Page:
Pilots put on an air show to thank San Diego-area healthcare workers
Social distancing prevents people from giving healthcare workers even a high-five these days, so some San Diego-area pilots aimed even higher to show their appreciation Friday.
About two dozen pilots in private planes, some that dated back to the 1940s, took to the sky and flew in formation past several hospitals, with many trailing smoke to add to the spectacle.
“It feels that people are doing things for healthcare workers, and they feel a little more appreciative,” said Lorena Cisneros, a secretary in the emergency room at Sharp Memorial Hospital in Kearny Mesa, where about 100 people had gathered outside to watch the flyover.
Knowing the healthcare workers are putting their lives in danger every day, the pilots went “that extra mile to actually put on a little show for them,” Cisneros said.
The flyover was organized by Phil Kendro, a Marine veteran and pilot who has worked on full-scale aeronautical events including the Miramar Air Show.
“There was a fly-by in Kansas City, and somebody said, why can’t we do that here in San Diego, because we have a lot of local professional pilots,” he said.
Kendro’s wife is nurse at Sharp Memorial, so he has a personal perspective on the commitment of healthcare workers during the COVID-19 outbreak.
“I’m glad we were able to honor our medical professionals, and people were able to get outside and enjoy the awesome weather,” he said, adding that the event was a way of showing hospital workers the love San Diegans have for them.
Pilot George Watson, 82, flew his 1956 Beechcraft T-34 from Temecula to Gillespie Field in El Cajon to participate.
“From the doctors to the guys who sweep the floors, we’re just so grateful for them,” he said. “I’ve seen how hard the workers are dealing with the coronavirus. I can’t imagine.”
Watson said he’s personally thankful to the staff at Scripps Memorial Hospital in La Jolla, where he had heart surgery in 2018.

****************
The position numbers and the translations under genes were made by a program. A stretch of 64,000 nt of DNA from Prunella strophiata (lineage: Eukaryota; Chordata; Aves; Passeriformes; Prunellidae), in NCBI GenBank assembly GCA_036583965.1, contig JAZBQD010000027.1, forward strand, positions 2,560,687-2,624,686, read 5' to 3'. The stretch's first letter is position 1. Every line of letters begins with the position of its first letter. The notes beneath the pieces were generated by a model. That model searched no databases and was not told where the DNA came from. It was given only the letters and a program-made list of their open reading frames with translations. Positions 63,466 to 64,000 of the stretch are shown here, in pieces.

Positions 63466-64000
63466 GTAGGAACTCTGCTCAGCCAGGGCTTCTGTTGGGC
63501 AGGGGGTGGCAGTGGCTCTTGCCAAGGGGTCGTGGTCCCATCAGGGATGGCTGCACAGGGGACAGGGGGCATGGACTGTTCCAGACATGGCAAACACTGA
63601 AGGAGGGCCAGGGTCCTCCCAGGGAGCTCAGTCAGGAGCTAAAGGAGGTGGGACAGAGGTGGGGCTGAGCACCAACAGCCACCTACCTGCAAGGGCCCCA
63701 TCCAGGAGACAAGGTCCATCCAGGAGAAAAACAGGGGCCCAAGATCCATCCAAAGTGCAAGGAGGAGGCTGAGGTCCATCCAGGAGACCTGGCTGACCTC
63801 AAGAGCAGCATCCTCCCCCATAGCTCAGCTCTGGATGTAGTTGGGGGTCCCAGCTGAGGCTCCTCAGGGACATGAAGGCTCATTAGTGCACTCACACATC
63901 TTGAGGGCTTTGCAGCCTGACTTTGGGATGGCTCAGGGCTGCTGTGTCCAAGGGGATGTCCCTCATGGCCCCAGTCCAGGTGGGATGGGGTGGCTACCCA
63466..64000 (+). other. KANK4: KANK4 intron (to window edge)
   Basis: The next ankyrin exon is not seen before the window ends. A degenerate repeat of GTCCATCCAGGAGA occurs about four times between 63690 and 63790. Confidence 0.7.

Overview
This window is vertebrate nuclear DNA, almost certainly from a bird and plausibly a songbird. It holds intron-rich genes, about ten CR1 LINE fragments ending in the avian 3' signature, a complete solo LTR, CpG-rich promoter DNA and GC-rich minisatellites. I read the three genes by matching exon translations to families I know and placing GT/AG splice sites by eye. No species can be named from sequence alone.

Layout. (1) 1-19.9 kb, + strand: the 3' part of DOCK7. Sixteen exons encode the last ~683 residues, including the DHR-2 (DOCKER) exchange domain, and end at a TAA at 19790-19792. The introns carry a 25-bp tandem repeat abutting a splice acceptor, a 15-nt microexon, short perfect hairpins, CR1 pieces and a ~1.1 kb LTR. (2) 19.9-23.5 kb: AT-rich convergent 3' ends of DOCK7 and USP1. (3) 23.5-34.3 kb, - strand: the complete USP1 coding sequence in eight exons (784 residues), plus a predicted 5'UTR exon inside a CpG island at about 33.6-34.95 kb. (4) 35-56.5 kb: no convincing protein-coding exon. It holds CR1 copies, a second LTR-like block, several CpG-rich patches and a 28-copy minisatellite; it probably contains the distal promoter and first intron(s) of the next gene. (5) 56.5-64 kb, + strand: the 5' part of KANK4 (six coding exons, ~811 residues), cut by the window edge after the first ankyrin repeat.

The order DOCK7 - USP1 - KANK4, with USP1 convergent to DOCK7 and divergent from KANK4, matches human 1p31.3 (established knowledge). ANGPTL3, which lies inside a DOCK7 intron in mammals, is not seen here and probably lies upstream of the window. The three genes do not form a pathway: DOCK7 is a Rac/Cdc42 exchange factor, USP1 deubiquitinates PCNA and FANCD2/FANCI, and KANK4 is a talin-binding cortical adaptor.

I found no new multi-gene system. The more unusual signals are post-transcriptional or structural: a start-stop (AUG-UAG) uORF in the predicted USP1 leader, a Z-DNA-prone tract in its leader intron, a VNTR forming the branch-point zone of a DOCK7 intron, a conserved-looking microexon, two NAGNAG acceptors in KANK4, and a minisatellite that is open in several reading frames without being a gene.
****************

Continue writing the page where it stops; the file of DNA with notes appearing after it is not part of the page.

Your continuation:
Outside Sharp Memorial, workers in scrubs, caps, masks, lab coats waited for the fly-by while dozens of their colleagues watched from inside through picture windows on five floors at the front of the hospital.
At one point, workers on one floor broke into the Macarena dance while their co-workers below cheered them on.
As the first group of airplanes approached in a diamond formation at about 10:20 a.m., all eyes and many cellphones turned skyward, and the crowd cheered and waved.
By the time the white trails from the planes had disappeared, more than half the workers returned to their duty, but many were still outside to cheer another group flying by in a V-formation.
“It was awesome,” said Courtney Robison, a manager of one of the hospital’s surgical acute care units. “To have the staff all come out and be recognized … you know, they’re all coming and showing up to work so it’s nice to hear a thank you from the community.
“We’re all in this together, whether you’re on the front line, helping to take care of the patients, or you’re out in the community trying to do your part and social distancing and staying home to make it easier on us on the front lines, we appreciate it,” she said.
Pilot John Flippen, who like Watson flew a vintage Beechcraft T-34 military trainer, said before taking off that he also wanted to show appreciation to healthcare workers. “The people I talked to who know we’re coming and work at these hospitals said the morale was kind of low,” he said. “When they heard we were going to be doing a fly-by ... it was like the lights came on.
“It feels good that we’re making a little bit of a difference in their daily norm,” he said. “It lets them know people are thinking about them.”
Warth and Cook write for San Diego Union-Tribune
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